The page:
Telephone fraudsters scam elderly of money
Fraudsters can be very convincing, which is why Dorset Police is warning residents, particularly elderly people in the Poole area, of a telephone scam.
Officers from Poole Safer Neighbourhood Teams will be using a ‘pop up police station’ at Tesco, on Poole Road, in Branksome Park today, Friday 27 February 2015, to raise awareness about the current issue.
Local police constables and police community support officers will be offering crime prevention advice and giving out leaflets, which remind people never to give out their bank account details or pin number to anyone over the phone. They will be in the foyers of the supermarkets until 5pm.
A PCSO will also be available to speak to residents at Marks and Spencer in Westbourne.
Victims, most of whom are elderly, are being targeted by fraudsters. The perpetrators call the householder and purport to be from a legitimate organisation, such as a bank or police force. The fraudster sounds bona fide and on some occasions, persuades the victim to part with their savings.
Poole North Neighbourhood Inspector David Parr said: “This is a despicable crime, which is why we are trying to raise awareness and prevent potential victims falling foul of scams.
“Dorset Police has established a dedicated operation to tackle this fraud problem and we are linking in with other national operations to build a picture of who is preying on elderly and vulnerable people.
“A 24-year-old man was recently arrested in Poole and has now been released on bail as enquiries continue.
“However, I am confident that this scam is the work of more than one person, so we are continuing our efforts to raise awareness of the scam and prevent further losses occurring.”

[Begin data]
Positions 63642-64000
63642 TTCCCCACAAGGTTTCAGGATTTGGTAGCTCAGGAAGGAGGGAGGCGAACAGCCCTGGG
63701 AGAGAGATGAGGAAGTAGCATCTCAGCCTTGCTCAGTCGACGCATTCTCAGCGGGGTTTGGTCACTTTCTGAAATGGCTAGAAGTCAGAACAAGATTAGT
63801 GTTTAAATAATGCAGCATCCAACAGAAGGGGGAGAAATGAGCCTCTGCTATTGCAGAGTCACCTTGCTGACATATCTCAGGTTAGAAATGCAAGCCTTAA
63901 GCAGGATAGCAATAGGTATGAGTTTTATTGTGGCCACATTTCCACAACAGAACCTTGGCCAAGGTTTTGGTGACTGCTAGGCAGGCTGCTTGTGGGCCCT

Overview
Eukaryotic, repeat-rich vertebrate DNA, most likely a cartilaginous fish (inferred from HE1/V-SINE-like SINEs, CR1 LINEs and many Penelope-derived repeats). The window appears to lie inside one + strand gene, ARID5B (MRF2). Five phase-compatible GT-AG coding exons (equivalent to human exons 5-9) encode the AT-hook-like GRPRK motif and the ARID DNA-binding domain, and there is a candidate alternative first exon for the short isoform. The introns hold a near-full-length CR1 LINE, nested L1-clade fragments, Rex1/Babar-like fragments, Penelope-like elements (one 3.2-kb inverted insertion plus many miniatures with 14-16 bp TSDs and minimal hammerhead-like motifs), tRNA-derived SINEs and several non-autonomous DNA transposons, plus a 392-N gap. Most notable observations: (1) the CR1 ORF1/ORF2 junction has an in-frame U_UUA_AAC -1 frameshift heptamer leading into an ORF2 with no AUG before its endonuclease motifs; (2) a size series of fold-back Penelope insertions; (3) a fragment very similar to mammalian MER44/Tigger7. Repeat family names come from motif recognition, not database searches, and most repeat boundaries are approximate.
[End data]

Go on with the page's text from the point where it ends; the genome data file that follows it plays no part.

Detective Inspector Andy Roberts is the force lead for courier fraud, and has some tips on how to avoid losing money to fraudsters. He advised: “If someone contacts you on the phone and asks you for your bank account number and pin number, NEVER give them out.
“The police will never ask for your bank details over the phone and will never ask you to withdraw or transfer money for them.
“The fraudsters can lead people to believe they are genuine, but they are not.
“Anyone who suspects their caller is ringing them fraudulently, should put the phone down, wait for five minutes and check for a dial tone. Once the line is clear, dial 1471, write the number down and then call the police immediately, on 101.
“We need the public’s help to find out who the scammers are, so if you receive a call, please contact us, as every piece of information will help us to track these criminals down and bring them to justice.
“Being a victim of this fraud is nothing to be ashamed of, so please don’t hesitate to ring us if you suspect something untoward has happened.”
Issued: 27 February 2015